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Act in Time to Heart Attack Signs

About This Site

Each year, about 1.1 million Americans suffer a heart attack. About 460,000 of those heart attacks are fatal. Those figures would change if more Americans got to a hospital as fast as possible when a heart attack happened.

The National Heart, Lung, and Blood Institute (NHLBI), part of the National Institutes of Health, designed this Web page as part of a campaign to increase awareness of the need to act fast when someone may be having a heart attack. Fast action can save lives and limit damage to the heart.

Called "Act In Time To Heart Attack Signs," the campaign involves a call to action that urges physicians to educate their patients about heart attack risk, warning signs, and survival. The campaign offers educational materials for both the public and health care professionals.

Partners in the campaign include the American Heart Association, the American Red Cross, and the National Council on Aging.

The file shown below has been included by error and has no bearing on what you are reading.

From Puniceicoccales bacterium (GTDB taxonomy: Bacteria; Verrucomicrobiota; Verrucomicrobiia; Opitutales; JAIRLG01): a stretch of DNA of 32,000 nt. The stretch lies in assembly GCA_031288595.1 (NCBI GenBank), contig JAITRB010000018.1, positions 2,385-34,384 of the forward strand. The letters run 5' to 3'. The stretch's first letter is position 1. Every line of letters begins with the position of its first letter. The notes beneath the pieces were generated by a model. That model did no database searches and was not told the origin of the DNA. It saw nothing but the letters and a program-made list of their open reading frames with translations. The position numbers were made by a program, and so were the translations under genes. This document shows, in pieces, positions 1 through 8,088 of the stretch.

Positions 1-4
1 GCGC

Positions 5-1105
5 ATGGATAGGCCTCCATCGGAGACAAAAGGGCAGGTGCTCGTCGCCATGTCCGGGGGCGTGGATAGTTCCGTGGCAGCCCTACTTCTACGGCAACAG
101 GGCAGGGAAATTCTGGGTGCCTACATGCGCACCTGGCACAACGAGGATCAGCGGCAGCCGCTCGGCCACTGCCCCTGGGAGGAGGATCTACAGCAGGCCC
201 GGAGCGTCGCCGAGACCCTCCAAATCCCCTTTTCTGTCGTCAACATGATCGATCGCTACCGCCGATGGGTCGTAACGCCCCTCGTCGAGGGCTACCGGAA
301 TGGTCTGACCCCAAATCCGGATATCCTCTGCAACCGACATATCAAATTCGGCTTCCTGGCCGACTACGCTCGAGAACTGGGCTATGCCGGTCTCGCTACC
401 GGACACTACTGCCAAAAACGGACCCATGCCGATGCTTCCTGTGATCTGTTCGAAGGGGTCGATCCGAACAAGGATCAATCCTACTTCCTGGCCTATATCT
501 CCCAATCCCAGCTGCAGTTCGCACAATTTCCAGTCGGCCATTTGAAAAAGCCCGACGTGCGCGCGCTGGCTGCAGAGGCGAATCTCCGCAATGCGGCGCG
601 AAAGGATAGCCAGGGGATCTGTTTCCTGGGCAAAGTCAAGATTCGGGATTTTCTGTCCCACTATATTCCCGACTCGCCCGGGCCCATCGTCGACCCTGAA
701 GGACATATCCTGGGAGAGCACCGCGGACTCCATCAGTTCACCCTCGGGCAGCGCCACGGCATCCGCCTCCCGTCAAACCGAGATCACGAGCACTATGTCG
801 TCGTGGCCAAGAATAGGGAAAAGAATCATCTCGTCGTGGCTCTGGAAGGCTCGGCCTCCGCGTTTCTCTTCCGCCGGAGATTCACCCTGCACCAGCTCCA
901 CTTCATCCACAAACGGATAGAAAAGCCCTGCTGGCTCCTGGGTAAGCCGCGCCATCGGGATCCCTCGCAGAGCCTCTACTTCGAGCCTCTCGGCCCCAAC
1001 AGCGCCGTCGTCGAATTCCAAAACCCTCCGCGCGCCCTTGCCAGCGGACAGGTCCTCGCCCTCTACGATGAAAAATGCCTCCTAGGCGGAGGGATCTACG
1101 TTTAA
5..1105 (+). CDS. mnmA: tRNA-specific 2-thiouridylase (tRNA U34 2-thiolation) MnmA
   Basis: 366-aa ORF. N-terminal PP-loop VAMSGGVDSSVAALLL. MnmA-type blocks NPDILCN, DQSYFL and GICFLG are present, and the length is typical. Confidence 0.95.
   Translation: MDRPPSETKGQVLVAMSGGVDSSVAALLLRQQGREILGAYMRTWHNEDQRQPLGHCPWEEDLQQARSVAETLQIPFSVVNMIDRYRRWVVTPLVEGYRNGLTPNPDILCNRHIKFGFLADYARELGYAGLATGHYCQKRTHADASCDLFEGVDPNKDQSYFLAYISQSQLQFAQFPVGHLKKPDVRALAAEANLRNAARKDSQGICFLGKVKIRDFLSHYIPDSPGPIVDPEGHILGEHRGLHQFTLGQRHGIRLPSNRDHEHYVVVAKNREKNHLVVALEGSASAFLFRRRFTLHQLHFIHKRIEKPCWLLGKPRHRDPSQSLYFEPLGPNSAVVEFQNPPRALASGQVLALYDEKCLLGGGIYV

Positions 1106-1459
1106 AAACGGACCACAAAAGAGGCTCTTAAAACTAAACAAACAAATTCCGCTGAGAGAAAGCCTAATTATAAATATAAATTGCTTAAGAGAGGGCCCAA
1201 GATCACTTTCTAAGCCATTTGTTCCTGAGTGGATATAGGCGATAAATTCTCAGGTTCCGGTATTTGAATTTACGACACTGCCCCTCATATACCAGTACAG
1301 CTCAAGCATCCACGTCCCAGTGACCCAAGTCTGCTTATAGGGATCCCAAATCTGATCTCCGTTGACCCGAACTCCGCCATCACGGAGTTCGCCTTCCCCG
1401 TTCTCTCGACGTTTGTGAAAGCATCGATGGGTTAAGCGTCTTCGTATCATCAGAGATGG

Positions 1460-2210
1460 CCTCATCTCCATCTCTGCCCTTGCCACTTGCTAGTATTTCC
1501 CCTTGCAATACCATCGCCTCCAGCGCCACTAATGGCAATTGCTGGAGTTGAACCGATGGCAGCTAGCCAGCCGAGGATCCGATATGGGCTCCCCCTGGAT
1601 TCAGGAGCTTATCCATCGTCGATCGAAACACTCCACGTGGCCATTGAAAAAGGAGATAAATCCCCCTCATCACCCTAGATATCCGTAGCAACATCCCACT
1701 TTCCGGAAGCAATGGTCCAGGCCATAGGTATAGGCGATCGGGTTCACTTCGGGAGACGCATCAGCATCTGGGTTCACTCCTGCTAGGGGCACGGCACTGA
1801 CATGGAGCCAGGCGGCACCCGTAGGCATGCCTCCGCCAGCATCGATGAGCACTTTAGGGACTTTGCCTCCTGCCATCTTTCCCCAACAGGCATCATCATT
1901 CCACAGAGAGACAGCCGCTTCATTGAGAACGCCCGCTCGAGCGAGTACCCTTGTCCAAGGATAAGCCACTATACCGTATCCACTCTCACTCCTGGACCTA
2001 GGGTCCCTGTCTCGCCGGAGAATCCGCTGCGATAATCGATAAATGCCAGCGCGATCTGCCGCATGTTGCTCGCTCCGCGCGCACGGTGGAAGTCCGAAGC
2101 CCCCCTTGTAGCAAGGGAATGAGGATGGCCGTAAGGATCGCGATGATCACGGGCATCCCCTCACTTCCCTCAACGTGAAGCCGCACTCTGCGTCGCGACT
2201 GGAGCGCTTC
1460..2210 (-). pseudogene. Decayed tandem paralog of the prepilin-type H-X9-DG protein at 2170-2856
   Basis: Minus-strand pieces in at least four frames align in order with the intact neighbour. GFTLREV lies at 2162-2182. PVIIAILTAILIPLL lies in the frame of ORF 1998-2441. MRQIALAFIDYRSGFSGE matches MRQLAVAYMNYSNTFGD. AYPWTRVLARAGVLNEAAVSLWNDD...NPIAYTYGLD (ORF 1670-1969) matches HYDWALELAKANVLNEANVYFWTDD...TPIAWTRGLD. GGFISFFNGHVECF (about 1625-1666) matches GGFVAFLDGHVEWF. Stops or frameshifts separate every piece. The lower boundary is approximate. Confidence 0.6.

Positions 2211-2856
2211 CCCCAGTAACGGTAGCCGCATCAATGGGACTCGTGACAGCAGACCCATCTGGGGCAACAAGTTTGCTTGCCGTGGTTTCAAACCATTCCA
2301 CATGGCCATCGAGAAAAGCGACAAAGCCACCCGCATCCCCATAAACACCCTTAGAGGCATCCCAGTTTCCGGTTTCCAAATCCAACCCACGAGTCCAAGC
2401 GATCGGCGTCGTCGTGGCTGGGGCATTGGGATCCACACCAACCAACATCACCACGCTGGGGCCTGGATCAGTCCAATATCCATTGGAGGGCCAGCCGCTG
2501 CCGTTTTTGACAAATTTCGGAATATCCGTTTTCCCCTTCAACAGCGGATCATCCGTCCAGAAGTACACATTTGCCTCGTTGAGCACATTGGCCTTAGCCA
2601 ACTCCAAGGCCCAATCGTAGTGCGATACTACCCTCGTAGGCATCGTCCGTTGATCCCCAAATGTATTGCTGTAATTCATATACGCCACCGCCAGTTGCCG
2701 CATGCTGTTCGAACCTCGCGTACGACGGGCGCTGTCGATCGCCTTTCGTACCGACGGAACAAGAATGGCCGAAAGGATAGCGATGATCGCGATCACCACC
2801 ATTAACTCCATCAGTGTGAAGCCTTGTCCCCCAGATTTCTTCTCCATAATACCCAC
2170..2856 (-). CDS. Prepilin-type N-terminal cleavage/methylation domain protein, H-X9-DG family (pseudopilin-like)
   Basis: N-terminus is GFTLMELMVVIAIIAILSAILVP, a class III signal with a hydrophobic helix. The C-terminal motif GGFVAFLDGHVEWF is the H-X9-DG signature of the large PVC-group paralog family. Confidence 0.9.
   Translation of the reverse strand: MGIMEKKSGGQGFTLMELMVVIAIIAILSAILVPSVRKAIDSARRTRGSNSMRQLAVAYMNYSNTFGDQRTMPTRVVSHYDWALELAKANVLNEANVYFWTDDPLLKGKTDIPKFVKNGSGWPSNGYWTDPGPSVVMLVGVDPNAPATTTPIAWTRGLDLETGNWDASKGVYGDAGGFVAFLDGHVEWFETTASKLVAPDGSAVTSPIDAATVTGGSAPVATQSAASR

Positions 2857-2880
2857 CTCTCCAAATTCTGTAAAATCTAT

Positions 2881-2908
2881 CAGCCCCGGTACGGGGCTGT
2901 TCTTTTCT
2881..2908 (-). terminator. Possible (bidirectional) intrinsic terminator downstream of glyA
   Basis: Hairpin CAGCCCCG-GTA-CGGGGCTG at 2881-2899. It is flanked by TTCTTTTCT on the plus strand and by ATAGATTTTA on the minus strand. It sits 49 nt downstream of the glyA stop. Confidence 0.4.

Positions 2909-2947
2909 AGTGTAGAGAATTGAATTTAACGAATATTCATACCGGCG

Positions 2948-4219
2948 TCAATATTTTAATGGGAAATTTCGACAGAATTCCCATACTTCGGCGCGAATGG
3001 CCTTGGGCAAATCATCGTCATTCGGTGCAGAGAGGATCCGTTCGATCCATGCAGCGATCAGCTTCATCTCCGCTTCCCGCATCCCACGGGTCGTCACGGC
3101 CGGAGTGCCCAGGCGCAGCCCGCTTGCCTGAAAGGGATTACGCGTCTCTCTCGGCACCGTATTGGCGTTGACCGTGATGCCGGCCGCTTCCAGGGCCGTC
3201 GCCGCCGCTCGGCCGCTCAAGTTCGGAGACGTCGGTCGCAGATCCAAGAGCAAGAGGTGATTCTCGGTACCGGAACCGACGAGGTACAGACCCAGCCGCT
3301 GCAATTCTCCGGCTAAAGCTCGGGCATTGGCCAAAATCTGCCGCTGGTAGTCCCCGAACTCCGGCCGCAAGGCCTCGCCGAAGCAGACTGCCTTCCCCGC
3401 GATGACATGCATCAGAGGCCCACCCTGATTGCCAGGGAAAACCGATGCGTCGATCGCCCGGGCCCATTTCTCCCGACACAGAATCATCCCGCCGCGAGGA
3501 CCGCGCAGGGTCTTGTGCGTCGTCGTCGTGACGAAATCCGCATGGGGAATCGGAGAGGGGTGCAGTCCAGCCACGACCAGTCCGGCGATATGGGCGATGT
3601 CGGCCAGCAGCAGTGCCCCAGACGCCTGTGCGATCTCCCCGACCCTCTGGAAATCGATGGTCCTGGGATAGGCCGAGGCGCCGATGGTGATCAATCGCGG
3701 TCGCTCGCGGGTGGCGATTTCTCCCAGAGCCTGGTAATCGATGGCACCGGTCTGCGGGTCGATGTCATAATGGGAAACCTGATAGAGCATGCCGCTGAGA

Act In Time materials, including this Web page, were developed in cooperation with the National Heart Attack Alert Program (NHAAP), launched by the NHLBI in 1991. The NHAAP is comprised of representatives from about 40 health-related professional, voluntary, and Governmental organizations. The Program seeks to reduce the death and disability that result from heart attacks.

This Web page's content includes information based on material developed by the Rapid Early Action for Coronary Treatment (REACT) research program. Funded by the NHLBI, the 4-year REACT study tested ways to reduce the delay from when heart attack symptoms start until arrival at the hospital. It was conducted in 20 communities located in Alabama, Louisiana, Massachusetts, Minnesota, Oregon, North and South Dakota, Washington, and Wisconsin. REACT involved community organization and education, as well as patient and professional education.

In addition to participating in the Act In Time campaign, the American Heart Association has launched an education effort to shorten the time to treatment for patients whose heart suddenly stops beating effectively because of a heart attack. Sudden cardiac arrest occurs within 1 hour of the start of heart attack symptoms and outside a hospital. They account for about half of all heart attack deaths. The American Heart Association wants to prevent such deaths by strengthening the "chain of survival." The effort focuses on four key areas: early access to care by calling 9-1-1, early CPR (cardiopulmonary resuscitation), early defibrillation, and early advanced life support.


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